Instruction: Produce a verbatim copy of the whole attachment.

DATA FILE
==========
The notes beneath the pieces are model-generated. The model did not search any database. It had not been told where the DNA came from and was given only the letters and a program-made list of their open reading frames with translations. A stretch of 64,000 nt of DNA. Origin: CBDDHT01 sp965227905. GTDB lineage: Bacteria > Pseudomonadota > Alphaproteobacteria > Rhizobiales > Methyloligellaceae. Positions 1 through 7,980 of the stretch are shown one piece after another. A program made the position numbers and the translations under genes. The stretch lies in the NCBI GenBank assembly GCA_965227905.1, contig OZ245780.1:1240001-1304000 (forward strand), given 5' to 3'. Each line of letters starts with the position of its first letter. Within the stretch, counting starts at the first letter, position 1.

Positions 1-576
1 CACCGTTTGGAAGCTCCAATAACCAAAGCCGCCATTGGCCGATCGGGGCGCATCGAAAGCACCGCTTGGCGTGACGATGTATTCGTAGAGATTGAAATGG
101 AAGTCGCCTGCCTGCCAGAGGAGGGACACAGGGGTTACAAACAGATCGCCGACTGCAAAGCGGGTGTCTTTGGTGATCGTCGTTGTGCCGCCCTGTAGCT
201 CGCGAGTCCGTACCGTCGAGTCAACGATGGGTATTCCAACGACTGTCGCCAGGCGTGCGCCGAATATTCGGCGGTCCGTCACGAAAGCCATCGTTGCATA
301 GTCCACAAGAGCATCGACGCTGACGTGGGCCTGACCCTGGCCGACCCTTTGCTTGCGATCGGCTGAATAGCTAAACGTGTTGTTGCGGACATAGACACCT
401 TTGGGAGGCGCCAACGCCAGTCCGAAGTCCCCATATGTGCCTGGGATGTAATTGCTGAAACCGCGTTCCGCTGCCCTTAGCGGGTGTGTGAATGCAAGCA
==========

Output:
The notes beneath the pieces are model-generated. The model did not search any database. It had not been told where the DNA came from and was given only the letters and a program-made list of their open reading frames with translations. A stretch of 64,000 nt of DNA. Origin: CBDDHT01 sp965227905. GTDB lineage: Bacteria > Pseudomonadota > Alphaproteobacteria > Rhizobiales > Methyloligellaceae. Positions 1 through 7,980 of the stretch are shown one piece after another. A program made the position numbers and the translations under genes. The stretch lies in the NCBI GenBank assembly GCA_965227905.1, contig OZ245780.1:1240001-1304000 (forward strand), given 5' to 3'. Each line of letters starts with the position of its first letter. Within the stretch, counting starts at the first letter, position 1.

Positions 1-576
1 CACCGTTTGGAAGCTCCAATAACCAAAGCCGCCATTGGCCGATCGGGGCGCATCGAAAGCACCGCTTGGCGTGACGATGTATTCGTAGAGATTGAAATGG
101 AAGTCGCCTGCCTGCCAGAGGAGGGACACAGGGGTTACAAACAGATCGCCGACTGCAAAGCGGGTGTCTTTGGTGATCGTCGTTGTGCCGCCCTGTAGCT
201 CGCGAGTCCGTACCGTCGAGTCAACGATGGGTATTCCAACGACTGTCGCCAGGCGTGCGCCGAATATTCGGCGGTCCGTCACGAAAGCCATCGTTGCATA
301 GTCCACAAGAGCATCGACGCTGACGTGGGCCTGACCCTGGCCGACCCTTTGCTTGCGATCGGCTGAATAGCTAAACGTGTTGTTGCGGACATAGACACCT
401 TTGGGAGGCGCCAACGCCAGTCCGAAGTCCCCATATGTGCCTGGGATGTAATTGCTGAAACCGCGTTCCGCTGCCCTTAGCGGGTGTGTGAATGCAAGCA